There are continuing rumours of a new government-backed scrappage scheme. This will be designed to encourage new car buyers to swap older more polluting models for electric cars. But is scrappage really what the UK’s car buyers need in 2020?
What is scrappage?
Scrappage schemes are where manufacturers take your old car off your hands and contribute an amount towards its replacement. The old cars are then scrapped as the name suggests. In the 2009 scheme, the £2000 incentive was half government, half manufacturer. It was judged to be a great success. But that was then…
Scrappage is answering the wrong question
Now the conundrum for the car industry isn’t so much about getting people to part with their hard-earned for a car. It’s about reassuring people that they’re going to be able to pay for the car in the medium to long term. And currently there is no guarantee for many.
Increasing numbers of employees, in what were once considered secure jobs, are being made redundant following the first wave of COVID-19. Economic predictions are gloom and doom with some people predicting up to three million UK unemployed in the impending recession.
What car makers must come up with is a new and more flexible way of financing car purchases. Currently, around 90% of new cars are bought using finance. That means to buy a new car you must sign up to three or four years’ worth of monthly payments. With the Personal Contract Purchase (PCP) you can then either buy the car outright, put any equity in it towards a successor, or walk away.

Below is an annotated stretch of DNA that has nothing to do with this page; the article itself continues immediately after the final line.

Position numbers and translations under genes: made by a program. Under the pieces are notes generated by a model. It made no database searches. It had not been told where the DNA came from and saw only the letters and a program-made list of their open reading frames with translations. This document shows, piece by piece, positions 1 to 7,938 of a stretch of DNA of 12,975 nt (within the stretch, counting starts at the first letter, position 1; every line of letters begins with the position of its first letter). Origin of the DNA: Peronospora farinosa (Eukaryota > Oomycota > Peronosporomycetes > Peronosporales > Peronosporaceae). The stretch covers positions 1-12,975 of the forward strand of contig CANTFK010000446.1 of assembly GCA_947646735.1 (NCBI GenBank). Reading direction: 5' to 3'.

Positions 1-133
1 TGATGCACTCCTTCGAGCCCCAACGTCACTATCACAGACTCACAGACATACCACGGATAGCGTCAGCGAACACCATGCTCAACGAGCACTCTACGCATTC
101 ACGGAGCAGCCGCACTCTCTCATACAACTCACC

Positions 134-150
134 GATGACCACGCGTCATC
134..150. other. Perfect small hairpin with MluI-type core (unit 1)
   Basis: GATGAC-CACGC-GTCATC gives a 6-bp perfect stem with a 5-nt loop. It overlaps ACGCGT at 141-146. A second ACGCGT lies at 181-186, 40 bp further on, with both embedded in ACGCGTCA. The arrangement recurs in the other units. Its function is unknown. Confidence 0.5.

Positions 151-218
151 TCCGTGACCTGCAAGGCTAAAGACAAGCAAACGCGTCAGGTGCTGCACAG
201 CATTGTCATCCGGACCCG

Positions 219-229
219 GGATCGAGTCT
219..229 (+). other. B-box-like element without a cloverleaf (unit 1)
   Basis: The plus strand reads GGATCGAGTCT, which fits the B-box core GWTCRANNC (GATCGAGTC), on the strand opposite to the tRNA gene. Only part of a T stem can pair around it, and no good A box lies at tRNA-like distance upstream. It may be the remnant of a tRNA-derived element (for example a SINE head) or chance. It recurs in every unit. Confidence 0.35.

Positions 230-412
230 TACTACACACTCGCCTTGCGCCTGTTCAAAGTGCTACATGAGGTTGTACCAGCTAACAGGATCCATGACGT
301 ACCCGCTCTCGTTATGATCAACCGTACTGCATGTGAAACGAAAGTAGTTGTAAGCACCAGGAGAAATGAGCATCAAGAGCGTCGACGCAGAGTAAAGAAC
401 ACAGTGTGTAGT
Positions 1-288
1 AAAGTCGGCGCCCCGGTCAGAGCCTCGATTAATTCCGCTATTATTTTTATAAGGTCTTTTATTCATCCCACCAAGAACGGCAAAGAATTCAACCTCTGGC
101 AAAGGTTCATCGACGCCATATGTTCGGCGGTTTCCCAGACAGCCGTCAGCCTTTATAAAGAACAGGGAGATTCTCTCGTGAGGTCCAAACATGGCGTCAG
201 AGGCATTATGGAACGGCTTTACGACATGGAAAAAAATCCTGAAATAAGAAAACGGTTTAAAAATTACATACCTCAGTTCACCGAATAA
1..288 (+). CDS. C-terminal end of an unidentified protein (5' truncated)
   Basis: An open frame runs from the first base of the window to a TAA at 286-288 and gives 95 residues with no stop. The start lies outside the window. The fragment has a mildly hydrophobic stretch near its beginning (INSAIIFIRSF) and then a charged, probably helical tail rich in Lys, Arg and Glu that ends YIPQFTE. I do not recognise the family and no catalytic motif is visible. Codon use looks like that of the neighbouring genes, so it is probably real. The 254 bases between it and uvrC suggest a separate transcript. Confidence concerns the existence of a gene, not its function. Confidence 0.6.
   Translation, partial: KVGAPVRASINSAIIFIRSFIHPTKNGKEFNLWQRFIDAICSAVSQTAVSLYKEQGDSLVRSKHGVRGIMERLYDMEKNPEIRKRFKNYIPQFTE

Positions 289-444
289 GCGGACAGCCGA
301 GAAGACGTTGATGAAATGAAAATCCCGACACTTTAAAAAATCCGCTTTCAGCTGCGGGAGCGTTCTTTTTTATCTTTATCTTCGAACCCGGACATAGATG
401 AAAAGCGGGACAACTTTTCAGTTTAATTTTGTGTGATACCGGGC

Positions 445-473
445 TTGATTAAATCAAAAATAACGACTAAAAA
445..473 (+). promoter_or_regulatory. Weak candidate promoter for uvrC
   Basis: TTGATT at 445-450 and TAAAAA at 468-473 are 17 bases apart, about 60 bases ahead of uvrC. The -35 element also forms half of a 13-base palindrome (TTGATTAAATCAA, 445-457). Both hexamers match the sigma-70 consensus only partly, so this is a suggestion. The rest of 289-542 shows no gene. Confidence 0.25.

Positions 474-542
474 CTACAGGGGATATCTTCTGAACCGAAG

What happens if you can’t afford the payments?
That’s where PCPs aren’t brilliant. If you need to get out of one early, you can apply for a Voluntary Termination. But it’s not a particularly financially expedient way forwards as you must have paid at least half what you’ve borrowed including interest and fees. Finance companies aren’t big fans of Voluntary Terminations either as they’ll view you as a lost customer and have a used car on their hands that they have to shift on.
Buyers need reassuring
Car buyers need to know that if they do sign up for a new car and they lose their job they aren’t going to be penalised. Currently car makers are offering payment holidays and some are offering buy now pay later schemes. We don’t think these offer a lasting solution when some people may be long-term unemployed while they retrain. And neither are we suggesting Payment Protection Insurance (PPI) is a good idea! The car industry must get creative with 2020-fit finance.
How helpful is a scrappage contribution?
Imagine you run an 11-year-old diesel. It’s not perfect but it gets you from A to B and returns fuel economy that isn’t too crippling. It’s a bit tatty round the edges but it’s brilliant for the 150-mile trip to see your mum and driving down to the south of France once a year. Are you really going to swap it for an electric car? Thought not.
Electric cars are expensive
The cost of batteries is reducing, but when an electric Vauxhall Corsa costs £28,000 (or £275/month with a £4675 deposit) they’re plainly still too expensive. People are saying scrappage will contribute £6000 to the price of an electric car. (Incidentally, the government already provides £3000 so bearing in mind the manufacturer will be expected to contribute, the treasury isn’t being that generous.) Without wishing to appear ungrateful, £6000 will barely scratch the surface of replacing a large family car with an electric model.
And it’ll get rid of a load more classics
The last government scrappage scheme resulted in just shy of 400,000 cars being taken off the road. The majority of these would have been unlamented old smokers. However, there were also many classics. A Freedom of Information (FOI) act request at the time revealed that 150 original Minis had been scrapped; 45 Jaguar XJSs, 14 Citroen 2CVs, 11 Honda Integra Type Rs, nine Triumph Spitfires and three Porsche 928s also went to the great highway in the sky. For anyone who loves cars, that should be reason enough for giving scrappage a swerve.